881.00/1264: Telegram

The Diplomatic Agent and Consul General at Tangier ( Blake ) to the Secretary of State


Your telegram No. 5 of August 16, 7 p.m. My despatch No. 256 of November 22, 1921,11 contains a list of American claims in Spanish Zone. The persons mentioned in enclosures 2, 3, and 5 to that despatch have presented various claims since then and further claims in addition to this list have been filed by the Atlantic Refining Company, David Bergel and the Rah Amin Company here.

After a satisfactory adjustment of these claims, if formal recognition is to be extended it should be preceded, as a measure of precaution, by an understanding including the following principles: (1) that such recognition does not imply on the part of the United States any relinquishment of American judicial rights guaranteed under the capitulations or other diminution of American privileges and rights under existing treaties, including the Madrid Convention,12 and equality of treatment as provided in the Act of Algeciras; (2) that no fiscal enactments which may be promulgated by the Spanish authorities in their Zone beyond that authorized by existing treaties shall be enforced upon American nationals or protégés until they shall have been accepted by the American Government; (3) that the Spanish Government agree for the future not to apply to American nationals or protégés without the consent of the American Government the double collection of customs duties upon goods passing between the Spanish and the International Zones as referred to in Article 20 of the Statute of Tangier (see my despatch No. 106 of June 5, 1926); (4) that the Spanish Government agree to suppress various visa charges other than customary chancery fees on passports of Americans in Morocco and not to reimpose such charges in the future without the American Government’s consent.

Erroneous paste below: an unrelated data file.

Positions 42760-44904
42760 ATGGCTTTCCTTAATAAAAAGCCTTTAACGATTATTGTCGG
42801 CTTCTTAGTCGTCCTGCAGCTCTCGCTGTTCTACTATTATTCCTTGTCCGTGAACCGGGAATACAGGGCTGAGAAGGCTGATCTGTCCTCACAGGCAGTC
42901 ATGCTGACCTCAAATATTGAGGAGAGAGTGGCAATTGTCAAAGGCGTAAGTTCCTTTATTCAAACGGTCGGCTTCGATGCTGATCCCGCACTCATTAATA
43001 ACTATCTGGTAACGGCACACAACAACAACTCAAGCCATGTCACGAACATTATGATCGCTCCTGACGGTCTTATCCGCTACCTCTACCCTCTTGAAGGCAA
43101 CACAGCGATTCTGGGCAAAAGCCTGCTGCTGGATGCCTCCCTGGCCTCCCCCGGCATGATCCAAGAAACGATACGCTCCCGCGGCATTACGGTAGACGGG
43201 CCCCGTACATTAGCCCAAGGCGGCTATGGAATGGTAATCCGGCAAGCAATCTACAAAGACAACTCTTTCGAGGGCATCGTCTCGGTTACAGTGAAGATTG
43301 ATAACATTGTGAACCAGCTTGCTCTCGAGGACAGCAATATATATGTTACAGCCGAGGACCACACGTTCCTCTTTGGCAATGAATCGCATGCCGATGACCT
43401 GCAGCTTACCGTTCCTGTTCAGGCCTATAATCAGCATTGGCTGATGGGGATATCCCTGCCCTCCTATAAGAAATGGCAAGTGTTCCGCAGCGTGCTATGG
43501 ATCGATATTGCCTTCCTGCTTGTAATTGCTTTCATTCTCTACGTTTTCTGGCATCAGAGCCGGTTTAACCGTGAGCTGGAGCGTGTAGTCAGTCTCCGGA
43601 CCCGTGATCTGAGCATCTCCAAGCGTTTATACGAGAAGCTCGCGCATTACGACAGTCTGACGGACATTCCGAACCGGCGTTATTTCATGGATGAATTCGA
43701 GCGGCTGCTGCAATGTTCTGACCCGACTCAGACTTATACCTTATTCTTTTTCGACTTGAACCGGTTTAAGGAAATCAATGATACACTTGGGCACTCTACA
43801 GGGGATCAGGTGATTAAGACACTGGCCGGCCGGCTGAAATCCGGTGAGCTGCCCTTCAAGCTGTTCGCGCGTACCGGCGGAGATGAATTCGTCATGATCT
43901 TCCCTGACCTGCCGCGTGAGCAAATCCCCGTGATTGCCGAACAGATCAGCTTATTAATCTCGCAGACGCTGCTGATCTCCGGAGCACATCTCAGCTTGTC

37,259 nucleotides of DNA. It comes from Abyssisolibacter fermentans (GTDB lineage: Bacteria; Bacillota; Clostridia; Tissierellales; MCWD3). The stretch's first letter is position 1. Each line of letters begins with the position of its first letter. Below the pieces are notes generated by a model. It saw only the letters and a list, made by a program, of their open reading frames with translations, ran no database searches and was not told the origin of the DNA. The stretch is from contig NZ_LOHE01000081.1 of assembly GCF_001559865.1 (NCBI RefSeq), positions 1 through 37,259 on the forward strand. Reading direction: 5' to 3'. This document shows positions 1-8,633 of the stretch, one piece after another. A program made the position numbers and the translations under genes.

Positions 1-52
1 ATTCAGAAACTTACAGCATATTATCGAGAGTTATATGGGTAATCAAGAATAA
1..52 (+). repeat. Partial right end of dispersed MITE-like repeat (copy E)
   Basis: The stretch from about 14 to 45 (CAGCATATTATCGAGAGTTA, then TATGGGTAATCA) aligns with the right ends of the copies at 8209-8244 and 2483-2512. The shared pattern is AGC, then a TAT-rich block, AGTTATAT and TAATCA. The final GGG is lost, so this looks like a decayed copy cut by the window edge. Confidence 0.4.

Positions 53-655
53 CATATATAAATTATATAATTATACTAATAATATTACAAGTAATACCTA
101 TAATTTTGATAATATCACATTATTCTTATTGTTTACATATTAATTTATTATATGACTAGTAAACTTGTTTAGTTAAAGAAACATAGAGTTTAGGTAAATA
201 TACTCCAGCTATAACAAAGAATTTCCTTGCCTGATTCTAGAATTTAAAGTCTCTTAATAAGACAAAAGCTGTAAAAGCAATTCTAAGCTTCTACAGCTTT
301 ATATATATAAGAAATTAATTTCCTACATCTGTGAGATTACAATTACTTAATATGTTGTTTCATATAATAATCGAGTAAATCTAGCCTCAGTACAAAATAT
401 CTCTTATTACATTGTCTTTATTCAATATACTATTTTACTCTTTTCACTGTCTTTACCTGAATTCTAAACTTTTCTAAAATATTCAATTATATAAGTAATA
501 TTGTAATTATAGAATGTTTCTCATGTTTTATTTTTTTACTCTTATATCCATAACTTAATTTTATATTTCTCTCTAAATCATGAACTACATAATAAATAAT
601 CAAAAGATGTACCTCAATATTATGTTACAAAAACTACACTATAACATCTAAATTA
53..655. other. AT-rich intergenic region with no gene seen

The principles upon which these reservations are based were all agreed to by the French Government before our recognition of the French protectorate in Morocco and they continue to be observed.13

Regardless of how sympathetically the eventual aspirations of Spain in Morocco may be looked upon in general, it does not seem that at this time it would be either safe or consistent to display in [Page 730] favor of the Spanish Government any relaxation of the principles which we have previously thought to be of fundamental importance to our own interests in Morocco.

Also it is possible that, for bargaining purposes or otherwise, certain powers may advance adventitious reservations as the price of their agreement to the realization of Spanish aims. Therefore it is my suggestion that our attitude be one of caution (supplying such explanations as are necessary), so as to avoid being placed in a compromising position later by the terms of our reply to the first Spanish overtures toward an objective which not everyone believes may become a definite political reality.

A copy has been mailed to the Embassy at Madrid.

  1. Despatch and its enclosures not printed.
  2. Convention between Morocco and other powers, signed July 3, 1880; Malloy, Treaties, 1776–1909, vol. i, p. 1220.
  3. See Foreign Relations, 1917, pp. 10931096.